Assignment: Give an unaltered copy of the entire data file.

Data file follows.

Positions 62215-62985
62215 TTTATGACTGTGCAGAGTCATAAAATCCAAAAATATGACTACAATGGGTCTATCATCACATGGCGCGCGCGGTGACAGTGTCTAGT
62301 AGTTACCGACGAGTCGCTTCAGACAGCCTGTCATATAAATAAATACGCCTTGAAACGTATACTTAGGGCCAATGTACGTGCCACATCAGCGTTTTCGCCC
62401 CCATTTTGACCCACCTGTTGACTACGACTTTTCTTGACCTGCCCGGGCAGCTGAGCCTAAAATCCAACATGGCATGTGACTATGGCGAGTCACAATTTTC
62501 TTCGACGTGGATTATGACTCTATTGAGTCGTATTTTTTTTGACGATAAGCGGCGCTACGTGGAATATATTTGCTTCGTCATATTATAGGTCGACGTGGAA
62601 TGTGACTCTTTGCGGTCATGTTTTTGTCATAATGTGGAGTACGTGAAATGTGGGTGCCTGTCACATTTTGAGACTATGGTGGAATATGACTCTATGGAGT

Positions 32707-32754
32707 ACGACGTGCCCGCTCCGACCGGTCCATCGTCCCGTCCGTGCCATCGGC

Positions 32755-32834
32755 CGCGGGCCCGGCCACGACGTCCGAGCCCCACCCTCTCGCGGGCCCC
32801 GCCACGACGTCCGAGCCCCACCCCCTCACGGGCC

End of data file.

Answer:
Positions 62215-62985
62215 TTTATGACTGTGCAGAGTCATAAAATCCAAAAATATGACTACAATGGGTCTATCATCACATGGCGCGCGCGGTGACAGTGTCTAGT
62301 AGTTACCGACGAGTCGCTTCAGACAGCCTGTCATATAAATAAATACGCCTTGAAACGTATACTTAGGGCCAATGTACGTGCCACATCAGCGTTTTCGCCC
62401 CCATTTTGACCCACCTGTTGACTACGACTTTTCTTGACCTGCCCGGGCAGCTGAGCCTAAAATCCAACATGGCATGTGACTATGGCGAGTCACAATTTTC
62501 TTCGACGTGGATTATGACTCTATTGAGTCGTATTTTTTTTGACGATAAGCGGCGCTACGTGGAATATATTTGCTTCGTCATATTATAGGTCGACGTGGAA
62601 TGTGACTCTTTGCGGTCATGTTTTTGTCATAATGTGGAGTACGTGAAATGTGGGTGCCTGTCACATTTTGAGACTATGGTGGAATATGACTCTATGGAGT

Positions 32707-32754
32707 ACGACGTGCCCGCTCCGACCGGTCCATCGTCCCGTCCGTGCCATCGGC

Positions 32755-32834
32755 CGCGGGCCCGGCCACGACGTCCGAGCCCCACCCTCTCGCGGGCCCC
32801 GCCACGACGTCCGAGCCCCACCCCCTCACGGGCC